10:27 AM  
Blogger Elizabeth Kerri Mahon said...

Great post Kalen. I'm researching Jane Digby right now, and her whole life was based on finding true love, which for her turned out to be a desert sheik 17 years her junior. This was after her respectable marriage to a man seventeen years her senior (and 2 other marriages along the way). If she had lived in the 18th century or earlier, there would have been no notion of divorce, and she would probably have just toughed it out.

10:52 AM  
Blogger Kalen Hughes said...

One of the reasons I love writing books set in the 18th century is that it's the transitional period for the ideal of love. Take for example the differences between how it is portrayed in Pamela and in Sense and Sensibility.

In the first, from the middle of the century, it is almost non-existent. Mr B-- does not marry Pamela because he is in love with her. He marries her because he can not have her any other way (and because she has been a good girl and guarded her virtue; after all, the second half of the tile is "Or Virtue Rewarded").

In Austen's book (indeed in all her books, most of which have a Georgian origin, if not publication date) the characters are rewarded for honoring love. It is the new ideal which is rewarded.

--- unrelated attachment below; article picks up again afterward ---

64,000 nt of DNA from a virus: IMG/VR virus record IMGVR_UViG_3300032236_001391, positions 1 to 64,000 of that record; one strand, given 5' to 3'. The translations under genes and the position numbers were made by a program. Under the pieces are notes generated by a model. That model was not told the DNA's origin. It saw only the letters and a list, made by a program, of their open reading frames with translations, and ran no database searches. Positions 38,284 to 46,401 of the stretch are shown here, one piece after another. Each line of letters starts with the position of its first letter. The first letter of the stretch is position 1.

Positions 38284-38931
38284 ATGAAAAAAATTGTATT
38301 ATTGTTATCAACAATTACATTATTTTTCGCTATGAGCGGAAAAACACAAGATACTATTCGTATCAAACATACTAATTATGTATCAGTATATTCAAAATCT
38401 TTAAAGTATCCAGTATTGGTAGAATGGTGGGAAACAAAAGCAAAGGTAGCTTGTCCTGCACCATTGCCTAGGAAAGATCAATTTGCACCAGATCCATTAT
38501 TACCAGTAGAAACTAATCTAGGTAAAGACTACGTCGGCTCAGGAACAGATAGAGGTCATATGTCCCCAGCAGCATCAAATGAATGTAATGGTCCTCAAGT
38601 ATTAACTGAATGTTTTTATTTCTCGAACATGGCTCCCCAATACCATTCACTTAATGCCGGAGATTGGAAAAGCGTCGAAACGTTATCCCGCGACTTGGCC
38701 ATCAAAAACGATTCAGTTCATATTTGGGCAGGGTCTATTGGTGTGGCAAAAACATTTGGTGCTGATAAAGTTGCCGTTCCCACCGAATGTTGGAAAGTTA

2:35 PM  
Blogger Kathrynn Dennis said...

You know, I read somewhere on a news group that a pair of women's shoes from the 15th century were unearthed in a royal grave in China.

The shoes were made from the wife's hair and she'd included a note to her husband that he should keep them with him and she would come and talk to him daily (only her words were much more heartfelt and eloquent, even in translation).

I wonder how often arranged marriages (which I'm sure theirs was) end up being enduring love.

There should be a book on that somewhere.

5:52 PM  
Blogger Kalen Hughes said...

From what Stone and Trumbach have to say, most arranged marriages resulted in alliances of toleration, where the couple led essentially separate lives that just happened to be legally bound. But clearly there were cases of love blossoming in arranged marriages. I would guess it was particularly likely if the parents chose well for their children.

6:16 PM  
Blogger doglady said...